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Video-assisted thoracoscopic surgery versus open lobectomy for primary non-small-cell lung cancer: a propensity-matched analysis of outcome from the European Society of Thoracic Surgeon database

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  2. Exploring Shared Mental Models of surgical teams in Video-Assisted Thoracoscopic Surgery lobectomy

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  • Pierre-Emmanuel Falcoz
  • Marc Puyraveau
  • Pascal-Alexandre Thomas
  • Herbert Decaluwe
  • Martin Hürtgen
  • René Horsleben Petersen
  • Henrik Hansen
  • Alessandro Brunelli
  • ESTS Database Committee and ESTS Minimally Invasive Interest Group
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OBJECTIVES: Video-assisted thoracoscopic anatomical resections are increasingly used in Europe to manage primary lung cancer. The purpose of this study was to compare the outcome following thoracoscopic versus open lobectomy in case-matched groups of patients from the European Society of Thoracic Surgeon (ESTS) database.

METHODS: All patients having lobectomy as the primary procedure via thoracoscopy [video-assisted thoracoscopic surgery (VATS)-L)] or thoracotomy (TH-L) were identified in the ESTS database (January 2007 to December 2013). A propensity score was constructed using several patients' baseline characteristics. The matching using the propensity score was responsible for the minimization of selection bias. A propensity score-matched analysis was performed to compare the incidence of postoperative major complications (according to the ESTS database definitions) and mortality at hospital discharge between the matched groups. After exclusions, 28 771 patients were identified: 26 050 having thoracotomy and 2721 having thoracoscopy. Propensity score yielded two well-matched groups of 2721 patients. Numeric variables were compared by Student's t-tests and categorical variables were compared by McNemar's tests.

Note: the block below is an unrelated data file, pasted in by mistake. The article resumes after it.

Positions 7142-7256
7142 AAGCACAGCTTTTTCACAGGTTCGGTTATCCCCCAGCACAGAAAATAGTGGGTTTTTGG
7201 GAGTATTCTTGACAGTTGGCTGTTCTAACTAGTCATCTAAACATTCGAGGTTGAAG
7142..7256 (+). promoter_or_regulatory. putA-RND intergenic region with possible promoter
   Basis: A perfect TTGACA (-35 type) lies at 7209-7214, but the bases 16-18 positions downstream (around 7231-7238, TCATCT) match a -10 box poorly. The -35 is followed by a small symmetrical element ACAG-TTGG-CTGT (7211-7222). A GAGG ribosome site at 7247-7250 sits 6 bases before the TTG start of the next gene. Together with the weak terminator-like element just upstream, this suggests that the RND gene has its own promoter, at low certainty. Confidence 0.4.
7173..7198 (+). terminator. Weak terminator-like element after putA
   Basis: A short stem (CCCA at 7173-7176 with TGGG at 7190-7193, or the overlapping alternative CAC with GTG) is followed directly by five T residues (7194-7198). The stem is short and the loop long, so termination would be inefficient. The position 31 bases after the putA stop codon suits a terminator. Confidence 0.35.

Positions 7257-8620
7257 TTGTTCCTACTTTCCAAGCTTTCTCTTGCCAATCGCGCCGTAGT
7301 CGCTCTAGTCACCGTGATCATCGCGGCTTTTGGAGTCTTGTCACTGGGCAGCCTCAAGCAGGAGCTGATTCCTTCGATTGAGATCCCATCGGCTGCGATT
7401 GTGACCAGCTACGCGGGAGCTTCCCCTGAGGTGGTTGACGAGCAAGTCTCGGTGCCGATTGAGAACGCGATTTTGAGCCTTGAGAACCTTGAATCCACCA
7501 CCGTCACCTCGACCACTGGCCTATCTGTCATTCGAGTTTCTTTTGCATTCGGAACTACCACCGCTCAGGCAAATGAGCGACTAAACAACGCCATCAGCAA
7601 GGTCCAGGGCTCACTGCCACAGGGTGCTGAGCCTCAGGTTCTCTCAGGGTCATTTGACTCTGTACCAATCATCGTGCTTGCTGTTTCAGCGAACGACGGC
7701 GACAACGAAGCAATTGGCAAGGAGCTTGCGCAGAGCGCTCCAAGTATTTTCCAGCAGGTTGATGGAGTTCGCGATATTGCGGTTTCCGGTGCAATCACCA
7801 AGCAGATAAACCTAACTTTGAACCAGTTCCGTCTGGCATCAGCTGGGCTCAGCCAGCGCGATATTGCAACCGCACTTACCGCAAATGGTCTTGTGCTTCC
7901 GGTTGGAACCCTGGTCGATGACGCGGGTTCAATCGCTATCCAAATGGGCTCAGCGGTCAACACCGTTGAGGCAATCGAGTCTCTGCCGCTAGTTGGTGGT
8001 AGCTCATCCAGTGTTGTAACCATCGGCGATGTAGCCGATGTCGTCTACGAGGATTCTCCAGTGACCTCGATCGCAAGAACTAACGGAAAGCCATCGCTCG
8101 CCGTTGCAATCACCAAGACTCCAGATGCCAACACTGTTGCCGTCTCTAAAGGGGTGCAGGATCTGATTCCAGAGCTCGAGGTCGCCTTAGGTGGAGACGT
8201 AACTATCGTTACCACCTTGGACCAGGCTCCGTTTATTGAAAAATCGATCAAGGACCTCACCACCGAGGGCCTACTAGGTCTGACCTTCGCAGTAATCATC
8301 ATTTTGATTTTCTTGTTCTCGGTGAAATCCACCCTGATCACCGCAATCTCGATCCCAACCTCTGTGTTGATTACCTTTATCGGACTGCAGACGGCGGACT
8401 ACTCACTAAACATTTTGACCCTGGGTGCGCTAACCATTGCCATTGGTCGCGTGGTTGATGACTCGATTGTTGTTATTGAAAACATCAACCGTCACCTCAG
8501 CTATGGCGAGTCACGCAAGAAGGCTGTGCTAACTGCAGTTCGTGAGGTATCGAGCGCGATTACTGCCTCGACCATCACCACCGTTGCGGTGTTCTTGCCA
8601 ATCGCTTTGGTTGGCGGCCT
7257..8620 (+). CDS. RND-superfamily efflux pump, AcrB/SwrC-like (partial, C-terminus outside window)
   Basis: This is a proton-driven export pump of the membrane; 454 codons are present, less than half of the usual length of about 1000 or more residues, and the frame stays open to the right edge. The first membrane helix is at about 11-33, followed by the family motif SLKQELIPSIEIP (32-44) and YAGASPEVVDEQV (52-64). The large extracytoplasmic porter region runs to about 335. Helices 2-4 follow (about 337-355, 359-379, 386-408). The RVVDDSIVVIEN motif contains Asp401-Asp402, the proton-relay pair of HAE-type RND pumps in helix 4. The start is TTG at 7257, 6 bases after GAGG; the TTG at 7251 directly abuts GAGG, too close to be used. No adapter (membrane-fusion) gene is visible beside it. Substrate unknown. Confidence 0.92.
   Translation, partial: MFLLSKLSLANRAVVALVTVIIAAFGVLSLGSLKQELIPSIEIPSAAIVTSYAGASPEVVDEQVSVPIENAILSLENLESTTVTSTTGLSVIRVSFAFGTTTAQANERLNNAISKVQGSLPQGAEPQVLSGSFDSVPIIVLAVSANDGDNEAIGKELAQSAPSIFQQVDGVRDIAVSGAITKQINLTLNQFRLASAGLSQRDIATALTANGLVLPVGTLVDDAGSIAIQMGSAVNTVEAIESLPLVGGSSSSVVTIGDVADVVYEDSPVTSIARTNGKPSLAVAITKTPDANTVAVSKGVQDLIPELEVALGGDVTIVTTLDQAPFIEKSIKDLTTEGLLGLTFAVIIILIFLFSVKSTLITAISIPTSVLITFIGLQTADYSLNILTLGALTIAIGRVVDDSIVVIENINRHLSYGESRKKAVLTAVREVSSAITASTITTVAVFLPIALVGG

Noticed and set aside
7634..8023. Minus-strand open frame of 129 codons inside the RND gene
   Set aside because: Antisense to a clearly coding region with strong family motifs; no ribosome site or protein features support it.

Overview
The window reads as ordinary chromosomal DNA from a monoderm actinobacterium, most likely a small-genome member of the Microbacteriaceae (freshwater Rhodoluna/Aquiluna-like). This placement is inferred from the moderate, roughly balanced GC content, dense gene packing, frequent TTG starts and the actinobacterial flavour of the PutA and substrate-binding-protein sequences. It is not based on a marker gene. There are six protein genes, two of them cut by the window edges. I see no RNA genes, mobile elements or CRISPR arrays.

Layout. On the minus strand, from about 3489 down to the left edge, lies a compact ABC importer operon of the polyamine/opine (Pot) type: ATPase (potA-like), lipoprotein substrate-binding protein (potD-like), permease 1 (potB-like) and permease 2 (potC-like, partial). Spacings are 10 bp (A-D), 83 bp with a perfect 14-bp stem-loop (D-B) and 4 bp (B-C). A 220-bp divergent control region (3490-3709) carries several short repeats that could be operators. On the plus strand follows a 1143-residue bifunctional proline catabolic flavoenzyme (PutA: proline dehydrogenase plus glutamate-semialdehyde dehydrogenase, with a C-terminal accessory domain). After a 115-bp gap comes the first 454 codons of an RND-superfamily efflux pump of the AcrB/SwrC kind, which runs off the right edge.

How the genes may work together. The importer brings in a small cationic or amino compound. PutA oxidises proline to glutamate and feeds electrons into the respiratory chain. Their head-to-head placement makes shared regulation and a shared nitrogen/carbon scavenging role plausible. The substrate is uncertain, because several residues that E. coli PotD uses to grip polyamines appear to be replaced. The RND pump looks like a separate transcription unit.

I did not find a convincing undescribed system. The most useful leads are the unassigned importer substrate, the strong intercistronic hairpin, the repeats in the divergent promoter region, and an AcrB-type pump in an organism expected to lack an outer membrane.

RESULTS: Compared with TH-L, VATS-L was associated with a lower incidence of total complications [n = 792 (29.1%) vs 863 (31.7%), P = 0.0357], major cardiopulmonary complications [n = 316 (15.9%) vs 435 (19.6%), P = 0.0094], atelectasis requiring bronchoscopy [n = 65 (2.4%) vs 150 (5.5%), P < 0.0001], initial ventilation >48 h [n = 18 (0.7%) vs 38 (1.4%), P = 0.0075] and wound infection [n = 6 (0.2%) vs 17 (0.6%), P = 0.0218]. There was no difference in the incidence of postoperative atrial fibrillation between the two groups (P = 0.14). Postoperative hospital stay was 2 days shorter in the VATS-L patients (mean: 7.8 vs 9.8 days; P = 0.0003). In terms of outcome at hospital discharge, there were 27 deaths in the VATS-L group (1%) versus 50 in the TH-L group (1.9%, P = 0.0201).

CONCLUSIONS: Data from the ESTS database confirmed that lobectomy performed through VATS is associated with a lower incidence of complications compared with thoracotomy.

Original languageEnglish
JournalEuropean journal of cardio-thoracic surgery : official journal of the European Association for Cardio-thoracic Surgery
Volume49
Issue number2
Pages (from-to)602-9
Number of pages8
ISSN1010-7940
DOIs
Publication statusPublished - Feb 2016

    Research areas

  • Adult, Aged, Aged, 80 and over, Carcinoma, Non-Small-Cell Lung, Databases, Factual, Female, Humans, Incidence, Length of Stay, Lung Neoplasms, Male, Matched-Pair Analysis, Middle Aged, Pneumonectomy, Postoperative Complications, Propensity Score, Thoracic Surgery, Video-Assisted, Treatment Outcome, Comparative Study, Journal Article

ID: 49850678